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Animus, Psyche and Culture: A Jungian Revision is a contemporary account of Carl Jung’s concept of the contra-sexual psyche, its potencies and threats, and its individuating telos.
Sulagna Sengupta’s work encapsulates her journey with Jungian psychology, a critical part of which was uncovering Jung’s history with India. The contra-sexual animus finds a special place in Jung’s work and also in Sengupta’s journey – its discovery, manifestation, development and integration in the author’s inner world.
Oral Historian and author, Dr. Indira Chowdhury will dialogue with Sengupta to locate the nuances of this journey, the animation of Jung’s psychological ideas in contemporary world and the unique positioning of Jung’s work between cultures that facilitates emergence of new knowledge. Their conversation will explore the ways in which Sengupta discovered previously ignored archival material on Jung’s travel to India, her own journey with Jungian concepts and how she gained insight into their relevance to contemporary life in India.
Sulagna Sengupta is a Jungian scholar and cultural historian based in Bangalore, currently working on a Jungian reading of the Indian epic The Ramayana, at the Department of Psychosocial and Psychoanalytic Studies at the University of Essex, U.K. Her first book, Jung in India (2013), traced Carl Jung’s history with India for the first time in an original archivally researched work of history. Sulagna teaches and lectures worldwide on psyche and culture, and is editorial member of several Jungian journals. Her second book, Animus, Psyche and Culture: A Jungian Revision (2023) has been selected as one of seventy-five unique innovations of Indo-Swiss collaboration in 2023, a year that marks seventy-five years of Indo-Swiss partnership in arts and science. Sulagna’s website is: https://jung-india.org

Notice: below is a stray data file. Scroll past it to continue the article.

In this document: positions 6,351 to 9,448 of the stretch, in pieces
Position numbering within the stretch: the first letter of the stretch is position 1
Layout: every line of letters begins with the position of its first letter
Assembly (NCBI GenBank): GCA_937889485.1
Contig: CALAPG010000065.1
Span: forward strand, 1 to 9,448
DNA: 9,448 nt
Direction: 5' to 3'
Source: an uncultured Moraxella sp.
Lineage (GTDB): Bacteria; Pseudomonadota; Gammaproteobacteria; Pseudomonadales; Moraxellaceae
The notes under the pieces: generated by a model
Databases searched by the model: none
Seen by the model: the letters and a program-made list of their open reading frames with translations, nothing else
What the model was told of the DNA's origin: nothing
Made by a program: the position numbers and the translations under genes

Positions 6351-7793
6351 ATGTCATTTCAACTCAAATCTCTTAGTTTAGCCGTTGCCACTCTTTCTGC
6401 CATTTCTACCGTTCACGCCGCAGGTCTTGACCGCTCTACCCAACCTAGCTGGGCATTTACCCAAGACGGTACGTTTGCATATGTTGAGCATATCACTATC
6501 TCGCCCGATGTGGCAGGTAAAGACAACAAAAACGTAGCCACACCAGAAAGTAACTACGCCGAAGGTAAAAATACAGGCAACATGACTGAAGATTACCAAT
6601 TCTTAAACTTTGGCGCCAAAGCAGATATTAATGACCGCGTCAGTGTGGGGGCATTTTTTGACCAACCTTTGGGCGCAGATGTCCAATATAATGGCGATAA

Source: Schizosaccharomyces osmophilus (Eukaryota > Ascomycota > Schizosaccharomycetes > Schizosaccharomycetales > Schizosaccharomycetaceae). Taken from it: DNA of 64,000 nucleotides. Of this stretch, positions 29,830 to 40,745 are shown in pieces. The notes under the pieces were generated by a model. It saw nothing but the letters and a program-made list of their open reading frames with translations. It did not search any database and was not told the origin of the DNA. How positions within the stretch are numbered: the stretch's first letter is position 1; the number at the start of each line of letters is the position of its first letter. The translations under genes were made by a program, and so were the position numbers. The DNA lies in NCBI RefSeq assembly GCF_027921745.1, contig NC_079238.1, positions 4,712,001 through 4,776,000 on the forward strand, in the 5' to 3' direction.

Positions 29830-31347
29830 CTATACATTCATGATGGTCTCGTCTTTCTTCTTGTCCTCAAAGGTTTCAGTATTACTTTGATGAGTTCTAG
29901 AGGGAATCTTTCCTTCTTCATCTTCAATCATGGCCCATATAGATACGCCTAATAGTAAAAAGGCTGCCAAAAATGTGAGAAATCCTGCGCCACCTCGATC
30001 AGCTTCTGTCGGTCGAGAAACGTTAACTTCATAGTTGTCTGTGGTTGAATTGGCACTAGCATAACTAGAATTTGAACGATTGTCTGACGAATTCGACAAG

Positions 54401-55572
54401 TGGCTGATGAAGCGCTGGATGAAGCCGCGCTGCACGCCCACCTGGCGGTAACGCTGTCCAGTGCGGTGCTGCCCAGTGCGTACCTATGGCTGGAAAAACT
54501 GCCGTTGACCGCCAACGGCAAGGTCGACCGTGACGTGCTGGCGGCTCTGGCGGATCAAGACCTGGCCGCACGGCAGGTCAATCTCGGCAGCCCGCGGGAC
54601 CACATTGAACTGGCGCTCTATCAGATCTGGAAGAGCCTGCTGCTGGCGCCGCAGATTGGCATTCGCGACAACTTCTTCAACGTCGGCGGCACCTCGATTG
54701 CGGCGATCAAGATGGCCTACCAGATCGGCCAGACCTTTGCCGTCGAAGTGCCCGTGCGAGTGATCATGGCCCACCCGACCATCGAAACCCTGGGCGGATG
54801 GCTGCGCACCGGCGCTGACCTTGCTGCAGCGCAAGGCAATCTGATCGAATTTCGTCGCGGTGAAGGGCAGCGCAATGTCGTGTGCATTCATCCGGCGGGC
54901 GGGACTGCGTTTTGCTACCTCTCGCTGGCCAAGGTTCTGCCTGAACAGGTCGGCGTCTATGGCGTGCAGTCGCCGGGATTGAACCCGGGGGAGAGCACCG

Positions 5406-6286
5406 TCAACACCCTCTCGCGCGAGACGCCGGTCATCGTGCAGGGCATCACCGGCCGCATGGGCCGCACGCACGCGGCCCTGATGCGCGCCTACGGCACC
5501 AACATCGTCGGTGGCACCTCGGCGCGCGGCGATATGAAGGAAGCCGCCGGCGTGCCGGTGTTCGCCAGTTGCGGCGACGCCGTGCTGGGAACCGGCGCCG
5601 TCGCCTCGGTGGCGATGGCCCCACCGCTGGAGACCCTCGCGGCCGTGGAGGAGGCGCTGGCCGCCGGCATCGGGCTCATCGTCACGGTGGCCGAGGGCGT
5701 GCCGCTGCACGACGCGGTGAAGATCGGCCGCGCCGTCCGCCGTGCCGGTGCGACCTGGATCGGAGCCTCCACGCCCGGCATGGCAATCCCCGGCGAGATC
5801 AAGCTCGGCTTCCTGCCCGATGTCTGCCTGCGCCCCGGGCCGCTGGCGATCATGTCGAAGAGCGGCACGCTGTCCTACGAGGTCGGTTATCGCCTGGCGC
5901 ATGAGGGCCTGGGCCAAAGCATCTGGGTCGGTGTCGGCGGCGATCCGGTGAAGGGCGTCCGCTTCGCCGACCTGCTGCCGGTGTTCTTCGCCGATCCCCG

Indira Chowdhury, writer and oral historian, has recently retired from the Centre for Public History at the Srishti-Manipal Institute of Art, Design, and Technology, Bengaluru, a centre she founded in 2011. Prior to this she was professor of English at Jadavpur University, Kolkata. A PhD in history from the School of Oriental and African Studies, London, her book, The Frail Hero and Virile History (Delhi, OUP, 1998) won the Rabindra Puraskar in 2001.
Indira is a founding member of the Oral History Association of India. She was President of the Oral History Association of India (2013-2016) and President of the International Oral History Association (2014-2016). She blogs about oral history and memory at http://theoralhistorian.com